By: Mark O’Byrne
Sep 18, 2008
Gold and silver surged yesterday with gold up $69.30 to $847.30/oz and silver up $1.11 to $11.59/oz.
Gold surged by 8.9% to $847.30 (silver +10.6%) at the close in New York and continued to surge in electronic trading to over $870/oz. Asian trading saw the surge continue and gold traded as high as $893/oz. Gold subsequently fell prior to rising to some $870/oz as markets began trading in London. These are unprecedented movements and gold rose from a low of $780 to a high of $893 or more than 14% in less than 24 hours. There is some confusion but some analysts say this is the largest one day dollar price move since 1980 and some saying the largest ever.
Gold has surged as predicted due to the spreading financial contagion (see below) and deepening crisis of global capitalism. Every day brings a host of worrying financial and economic news and yesterday saw a resultant flight to quality as investors sought the safe haven of gold. Supply shortages of physical coins and bars continues in many retail markets with demand remaining unprecedented internationally. The surge in prices yesterday and worsening financial and economic conditions will lead an even greater increase in demand and central banks internationally look set to curtail gold sales and indeed to become gold buyers again.
Also there are concerns that some large financial institutions may have very large short positions in the precious metals and that in the event of an insolvency such as Lehman they would have to buy back their gold and silver short positions to square the books, creating an even larger price spike.
The Lloyds HBOS shotgun marriage and a mooted shotgun marriage between Morgan Stanley and Wachovia and plunge in the value of Morgan Stanley and Goldman Sachs are shattering already frayed nerves. There are also concerns regarding Washington Mutual, the US’ largest savings bank.
Gold surged yesterday even as the dollar remained firm against major currencies and it is important to note that the dollar only weakened later in the trading day. Thus gold acted independently of the dollar and surged in all major currencies including the euro, British pound, Japanese yen and Swiss franc.
As the global financial and economic system confronts its greatest challenge since the Great Depression, gold looks very likely to reach $900 in the coming days and should regain the record high of $1,030/oz far sooner than expected (see chart below). Gold’s recent brutal correction is almost certainly over and the sharp falls witnessed in recent weeks are likely to be matched by an even sharper rebound in prices as safe haven demand for gold continues to increase.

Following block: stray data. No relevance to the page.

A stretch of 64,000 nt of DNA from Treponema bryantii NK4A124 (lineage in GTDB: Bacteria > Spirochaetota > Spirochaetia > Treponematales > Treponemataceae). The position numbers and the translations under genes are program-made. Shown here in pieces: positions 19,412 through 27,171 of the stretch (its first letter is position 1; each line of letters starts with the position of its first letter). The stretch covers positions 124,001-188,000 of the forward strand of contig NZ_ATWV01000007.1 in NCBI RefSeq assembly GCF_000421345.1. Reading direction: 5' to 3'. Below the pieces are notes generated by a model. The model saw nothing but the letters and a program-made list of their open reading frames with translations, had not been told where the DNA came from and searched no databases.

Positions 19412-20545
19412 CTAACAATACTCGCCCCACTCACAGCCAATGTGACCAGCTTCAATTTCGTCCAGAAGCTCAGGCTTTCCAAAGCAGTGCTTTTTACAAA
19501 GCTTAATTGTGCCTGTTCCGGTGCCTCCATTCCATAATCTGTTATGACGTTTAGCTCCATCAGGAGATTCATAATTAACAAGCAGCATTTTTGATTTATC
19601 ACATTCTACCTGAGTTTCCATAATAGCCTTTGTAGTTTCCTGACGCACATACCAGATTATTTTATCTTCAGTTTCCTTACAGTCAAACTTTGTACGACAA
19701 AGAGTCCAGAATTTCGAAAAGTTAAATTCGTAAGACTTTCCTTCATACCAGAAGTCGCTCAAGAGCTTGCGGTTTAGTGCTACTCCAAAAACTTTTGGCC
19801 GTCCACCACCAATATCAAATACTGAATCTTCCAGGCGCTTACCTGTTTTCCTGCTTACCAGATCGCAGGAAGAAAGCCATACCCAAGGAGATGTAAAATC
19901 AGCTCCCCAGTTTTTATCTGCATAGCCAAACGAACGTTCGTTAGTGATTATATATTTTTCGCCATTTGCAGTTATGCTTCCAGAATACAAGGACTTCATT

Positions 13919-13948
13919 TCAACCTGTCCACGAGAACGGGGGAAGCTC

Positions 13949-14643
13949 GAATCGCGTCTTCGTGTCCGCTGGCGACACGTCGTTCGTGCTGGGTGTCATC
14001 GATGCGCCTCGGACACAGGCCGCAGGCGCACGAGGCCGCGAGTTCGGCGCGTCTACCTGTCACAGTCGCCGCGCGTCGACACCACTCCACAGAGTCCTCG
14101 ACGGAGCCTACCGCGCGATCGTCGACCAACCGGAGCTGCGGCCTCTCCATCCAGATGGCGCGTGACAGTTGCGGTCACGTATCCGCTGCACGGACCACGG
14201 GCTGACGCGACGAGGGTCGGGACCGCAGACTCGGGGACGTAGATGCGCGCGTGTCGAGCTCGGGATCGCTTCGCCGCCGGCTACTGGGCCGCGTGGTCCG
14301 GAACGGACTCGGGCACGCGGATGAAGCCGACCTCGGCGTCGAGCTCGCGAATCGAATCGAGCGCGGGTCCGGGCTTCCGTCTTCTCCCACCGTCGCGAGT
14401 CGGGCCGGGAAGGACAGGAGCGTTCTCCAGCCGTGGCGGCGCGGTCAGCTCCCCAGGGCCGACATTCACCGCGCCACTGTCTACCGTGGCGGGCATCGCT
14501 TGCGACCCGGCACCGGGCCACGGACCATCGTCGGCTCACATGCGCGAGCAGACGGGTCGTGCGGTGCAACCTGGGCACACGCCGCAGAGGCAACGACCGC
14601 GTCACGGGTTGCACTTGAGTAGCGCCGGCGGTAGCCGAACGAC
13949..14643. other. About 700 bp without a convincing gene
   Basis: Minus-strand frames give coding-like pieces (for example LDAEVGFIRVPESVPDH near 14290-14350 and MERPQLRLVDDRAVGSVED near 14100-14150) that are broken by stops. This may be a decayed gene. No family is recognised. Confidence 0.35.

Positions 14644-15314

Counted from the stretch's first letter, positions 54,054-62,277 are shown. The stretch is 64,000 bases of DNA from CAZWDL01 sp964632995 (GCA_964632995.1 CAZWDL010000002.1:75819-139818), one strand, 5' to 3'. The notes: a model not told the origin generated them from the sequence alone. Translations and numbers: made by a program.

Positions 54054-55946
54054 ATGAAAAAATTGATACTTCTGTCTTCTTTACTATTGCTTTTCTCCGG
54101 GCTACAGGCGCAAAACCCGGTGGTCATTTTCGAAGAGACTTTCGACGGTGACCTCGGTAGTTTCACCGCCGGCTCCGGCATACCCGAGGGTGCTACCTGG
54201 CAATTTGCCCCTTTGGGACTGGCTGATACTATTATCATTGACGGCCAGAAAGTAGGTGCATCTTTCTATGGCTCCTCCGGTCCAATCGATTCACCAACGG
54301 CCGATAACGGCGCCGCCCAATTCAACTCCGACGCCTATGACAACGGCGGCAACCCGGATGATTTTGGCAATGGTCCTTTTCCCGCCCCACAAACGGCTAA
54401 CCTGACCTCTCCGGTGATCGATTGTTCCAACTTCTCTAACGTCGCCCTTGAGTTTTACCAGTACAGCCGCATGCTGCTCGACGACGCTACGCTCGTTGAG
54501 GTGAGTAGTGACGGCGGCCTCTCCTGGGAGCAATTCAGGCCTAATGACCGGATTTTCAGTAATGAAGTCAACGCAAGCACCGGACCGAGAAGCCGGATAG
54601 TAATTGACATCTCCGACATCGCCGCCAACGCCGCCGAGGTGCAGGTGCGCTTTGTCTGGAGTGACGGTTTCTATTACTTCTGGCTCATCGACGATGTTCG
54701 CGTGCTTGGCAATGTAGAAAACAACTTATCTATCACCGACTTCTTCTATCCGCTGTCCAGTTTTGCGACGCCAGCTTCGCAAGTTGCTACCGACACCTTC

Central Bank Demand Due to Gold as “Perfect Hedge” and “Confidence and Stability-building Function”
The world’s central banks, already the biggest holders of gold, are again looking at gold as an alternative and safer reserve asset than the dollar. Sales of gold by European central banks may total 365 metric tons in the year through September 26, below the cap of 500 tons, the World Gold Council said yesterday. That would mark the lowest amount since the banks agreed to sell the metal in 1999. Venezuela said it may buy 15 metric tons of gold a year to develop investment products, including coins. At a conference in London, Maria Ramona Gertrudes Santiago, the managing director of the treasury at the Philippines Central Bank, called gold a ”perfect hedge.”
Recently, the Bundesbank reaffirmed its belief in the importance of retaining significant holdings of gold bullion in their monetary reserves.
The Bundesbank has said that financial and political uncertainty make the gold reserves even more important than before. The Bundesbank is the world’s second-largest holder of gold after the US Federal Reserve, and has sold just 20 tonnes out of total reserves of over 3,000 tonnes in the past five years.
“National gold reserves have a confidence and stability-building function for the single currency in a monetary union,” the Bundesbank said.
Contagion Spreading to Other Financial Products such as Tracker Bonds, Exchange traded funds (ETFs) and most Worryingly Money Market Funds
Worryingly, the crisis is getting worse on a daily basis and the meltdown witnessed in the asset backed securities and credit default swap markets is spreading into other markets – insurance market for example. The contagion is now spreading and affecting other financial products – the latest victims being exchange traded funds (ETFs) and now the perceived safe haven of money market funds are being questioned.
There is anecdotal evidence of massive withdrawals from money market funds in the US The FT reports that operators of money market funds, which manage a record $3,500bn, were on Wednesday rushing to reassure investors while bracing themselves to make further bail-outs of their funds. There were fears of a run on funds following news that one had “broken the buck”. Wachovia said it would back $494m (€350m, £280m) worth of Lehman Brothers debt held in its Evergreen money market funds, rather than let the funds fall below the amount investors paid in ” or “breaking the buck”.
The Reserve Primary Fund, the oldest in the US, said on Tuesday night that investors could lose money as a result of it holding debt in Lehman, which has filed for bankruptcy. It is the first time in 14 years the value of a money market fund has been allowed to fall below the amount investors paid in and is a signal that ripples from the financial crisis have begun directly to affect retail investors.
Money market funds’ safety has been of serious concern to regulators because they are considered by retail investors to be as secure as a bank account – but they have lost value during the credit crisis and are not backed by any government guarantee.